Toward Dynamic Social Cognition and Affect:
The role of the Cerebellum and Neocortex
Preconference Program: 22 May 2024 Ghent
Almost every social and affective neuroscience conference focusses on the neocortex and static aspects of social cognition and emotion. For too long, social neuroscience used and evaluated material depicting relative static social behaviors, with little regard for the rich dynamic nature of social action and emotional experiences. Dynamic analysis is important, because the brain is constantly trying to predict the physical and social world, in order to engage fluently in the next stage of social and non-social behavior. Increasing evidence points to the importance of the cerebellum in dynamic social and affective functions. Dynamic analysis is also important because social and emotional behaviors often involve human interaction, with give and take from both parties, with is impossible without anticipating what is coming next and making quick corrective social and emotional adaptations if expectations are not met. Without the cerebellum, our social and emotional behavior would be slumpy and uncoordinated, with little awareness of what comes next, and thus replete with many social and emotional errors. An example of such behavior is autism, as there is converging evidence that a sizeable part of this pathology originates from deficiencies in the cerebellum.
At this preconference, we welcome all social and affective neuroscientists to promote their research, but, for the first time, we let a dynamic analysis and the role of the cerebellum take center stage.
Schedule: The program follows the format of half-day session with invited keynote speakers and poster presentations during coffee break.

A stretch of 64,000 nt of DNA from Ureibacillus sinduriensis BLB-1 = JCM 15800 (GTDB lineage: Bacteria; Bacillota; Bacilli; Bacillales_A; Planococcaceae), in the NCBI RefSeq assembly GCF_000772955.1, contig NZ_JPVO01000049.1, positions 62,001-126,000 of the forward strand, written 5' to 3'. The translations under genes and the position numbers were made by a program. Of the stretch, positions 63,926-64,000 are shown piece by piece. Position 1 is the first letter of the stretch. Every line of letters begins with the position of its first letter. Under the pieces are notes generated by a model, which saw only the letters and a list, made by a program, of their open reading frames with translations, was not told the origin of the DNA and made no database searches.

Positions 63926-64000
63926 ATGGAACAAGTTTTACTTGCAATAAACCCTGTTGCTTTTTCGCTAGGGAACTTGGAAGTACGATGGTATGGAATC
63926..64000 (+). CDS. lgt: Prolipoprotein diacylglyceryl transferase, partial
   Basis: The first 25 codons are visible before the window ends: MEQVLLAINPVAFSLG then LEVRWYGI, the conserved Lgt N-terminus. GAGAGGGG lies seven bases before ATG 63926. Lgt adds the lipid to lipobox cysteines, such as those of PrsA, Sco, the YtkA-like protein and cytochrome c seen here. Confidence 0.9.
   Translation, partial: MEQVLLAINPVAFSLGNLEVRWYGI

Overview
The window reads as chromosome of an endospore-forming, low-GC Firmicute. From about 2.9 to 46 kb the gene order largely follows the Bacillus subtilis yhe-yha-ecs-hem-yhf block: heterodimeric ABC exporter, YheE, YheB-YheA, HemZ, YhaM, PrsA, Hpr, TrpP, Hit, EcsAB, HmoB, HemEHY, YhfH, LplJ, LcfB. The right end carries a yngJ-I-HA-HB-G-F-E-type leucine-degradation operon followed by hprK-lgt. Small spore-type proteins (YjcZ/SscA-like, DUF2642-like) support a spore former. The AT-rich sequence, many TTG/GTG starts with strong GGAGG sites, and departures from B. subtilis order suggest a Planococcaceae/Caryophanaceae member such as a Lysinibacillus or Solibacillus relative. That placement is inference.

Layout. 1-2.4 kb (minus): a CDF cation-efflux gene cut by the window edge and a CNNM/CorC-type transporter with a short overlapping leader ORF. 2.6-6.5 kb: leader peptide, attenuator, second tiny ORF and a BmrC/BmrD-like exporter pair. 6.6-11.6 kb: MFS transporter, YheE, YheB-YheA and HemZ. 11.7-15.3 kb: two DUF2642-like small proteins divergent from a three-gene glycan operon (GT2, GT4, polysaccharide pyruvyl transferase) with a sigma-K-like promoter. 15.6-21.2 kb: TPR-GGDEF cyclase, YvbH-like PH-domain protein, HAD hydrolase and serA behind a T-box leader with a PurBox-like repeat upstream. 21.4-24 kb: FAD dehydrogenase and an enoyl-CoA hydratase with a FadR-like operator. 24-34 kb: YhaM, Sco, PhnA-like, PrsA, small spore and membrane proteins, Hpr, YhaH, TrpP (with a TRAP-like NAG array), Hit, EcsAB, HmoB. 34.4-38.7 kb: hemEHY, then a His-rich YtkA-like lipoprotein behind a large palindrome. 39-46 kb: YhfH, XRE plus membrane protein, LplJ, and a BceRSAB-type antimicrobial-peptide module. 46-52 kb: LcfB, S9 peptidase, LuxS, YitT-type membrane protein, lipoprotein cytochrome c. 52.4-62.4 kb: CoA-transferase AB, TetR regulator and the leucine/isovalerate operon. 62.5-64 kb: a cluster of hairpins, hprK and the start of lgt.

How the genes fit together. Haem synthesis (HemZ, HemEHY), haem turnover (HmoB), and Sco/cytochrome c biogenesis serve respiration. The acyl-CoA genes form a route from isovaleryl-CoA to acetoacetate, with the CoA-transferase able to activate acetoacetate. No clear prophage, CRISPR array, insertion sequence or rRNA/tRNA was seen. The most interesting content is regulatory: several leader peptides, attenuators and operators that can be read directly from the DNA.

Location: The preconference will take place in the building of the psychology faculty of the university of Ghent, Dunantlaan 2, where the main conference of ESCAN 2024 is also held. This is at 1.5 km (20 minutes’ walk) from the city center.
12:30-13:20 (50 min) Prof. Matthias Schurz, University of Innsbruck, Germany
The neurofunctional organization of social cognition and empathy: An interactive brain networks perspective
13:20-14:10 (50 min) Prof. Catherine Stoodley, American University, Washington DC, USA
Cerebellar modulation of social learning and social networks
15:40-16:10 (30 min) Prof. Cosimo Urgesi, University of Udine, Udine, Italy
Detection and treatment of social prediction in patients with cerebellar alterations
14:40-15:40 (60 min)
Coffee break with posters (poster presenters will be present at 15:00-15:40)
14:10-14:40 (30 min) Prof. Zaira Cattaneo, University of Bergamo, Italy
Cerebellum and social cognition: insights from TMS in the healthy brain
16:10-17:00 (50 min) Prof. Frank Van Overwalle, VUB, Belgium
The social cerebellum: New insights and developments
17:00-17:30 (30 min)
General Discussion with the speakers and audience